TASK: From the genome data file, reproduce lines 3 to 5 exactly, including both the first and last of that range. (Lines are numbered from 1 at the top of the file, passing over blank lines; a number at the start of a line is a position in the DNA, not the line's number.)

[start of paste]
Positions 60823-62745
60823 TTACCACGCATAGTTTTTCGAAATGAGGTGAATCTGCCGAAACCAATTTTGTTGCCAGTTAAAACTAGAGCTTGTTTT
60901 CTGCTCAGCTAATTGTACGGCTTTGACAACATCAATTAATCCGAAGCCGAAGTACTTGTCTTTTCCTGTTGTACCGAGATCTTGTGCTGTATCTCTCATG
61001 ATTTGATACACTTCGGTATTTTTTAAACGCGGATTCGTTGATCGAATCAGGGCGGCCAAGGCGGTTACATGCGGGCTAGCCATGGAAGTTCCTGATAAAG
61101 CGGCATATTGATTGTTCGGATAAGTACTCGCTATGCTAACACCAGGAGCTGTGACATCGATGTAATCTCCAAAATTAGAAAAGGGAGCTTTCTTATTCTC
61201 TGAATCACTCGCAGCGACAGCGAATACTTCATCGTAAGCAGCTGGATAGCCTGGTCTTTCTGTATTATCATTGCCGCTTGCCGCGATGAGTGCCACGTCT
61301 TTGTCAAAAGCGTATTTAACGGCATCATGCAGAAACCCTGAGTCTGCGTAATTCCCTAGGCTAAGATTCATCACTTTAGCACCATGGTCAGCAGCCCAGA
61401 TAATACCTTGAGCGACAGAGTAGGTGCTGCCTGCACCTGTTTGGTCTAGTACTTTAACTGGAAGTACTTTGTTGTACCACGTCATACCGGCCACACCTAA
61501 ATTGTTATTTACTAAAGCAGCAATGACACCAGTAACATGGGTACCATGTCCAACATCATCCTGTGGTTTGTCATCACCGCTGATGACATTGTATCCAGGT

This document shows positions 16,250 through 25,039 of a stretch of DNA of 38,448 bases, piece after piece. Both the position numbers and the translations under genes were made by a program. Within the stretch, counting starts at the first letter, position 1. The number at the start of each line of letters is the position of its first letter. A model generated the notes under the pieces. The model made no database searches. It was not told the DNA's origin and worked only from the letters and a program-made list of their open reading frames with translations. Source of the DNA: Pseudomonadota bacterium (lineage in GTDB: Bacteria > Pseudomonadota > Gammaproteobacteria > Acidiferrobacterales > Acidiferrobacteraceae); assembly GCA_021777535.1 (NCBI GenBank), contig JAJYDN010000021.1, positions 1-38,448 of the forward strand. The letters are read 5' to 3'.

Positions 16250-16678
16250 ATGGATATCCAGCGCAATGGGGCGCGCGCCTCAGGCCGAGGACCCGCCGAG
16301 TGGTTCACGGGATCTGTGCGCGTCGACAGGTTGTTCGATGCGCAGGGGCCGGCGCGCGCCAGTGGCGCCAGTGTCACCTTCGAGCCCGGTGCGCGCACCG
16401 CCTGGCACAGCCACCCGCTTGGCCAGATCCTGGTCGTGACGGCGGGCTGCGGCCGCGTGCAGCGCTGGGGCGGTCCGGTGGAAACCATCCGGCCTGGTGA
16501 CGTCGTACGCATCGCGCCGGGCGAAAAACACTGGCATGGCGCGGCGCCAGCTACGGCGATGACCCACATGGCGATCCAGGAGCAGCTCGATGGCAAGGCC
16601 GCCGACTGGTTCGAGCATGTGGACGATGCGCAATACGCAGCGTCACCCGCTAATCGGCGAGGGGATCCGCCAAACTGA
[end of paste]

60901 CTGCTCAGCTAATTGTACGGCTTTGACAACATCAATTAATCCGAAGCCGAAGTACTTGTCTTTTCCTGTTGTACCGAGATCTTGTGCTGTATCTCTCATG
61001 ATTTGATACACTTCGGTATTTTTTAAACGCGGATTCGTTGATCGAATCAGGGCGGCCAAGGCGGTTACATGCGGGCTAGCCATGGAAGTTCCTGATAAAG
61101 CGGCATATTGATTGTTCGGATAAGTACTCGCTATGCTAACACCAGGAGCTGTGACATCGATGTAATCTCCAAAATTAGAAAAGGGAGCTTTCTTATTCTC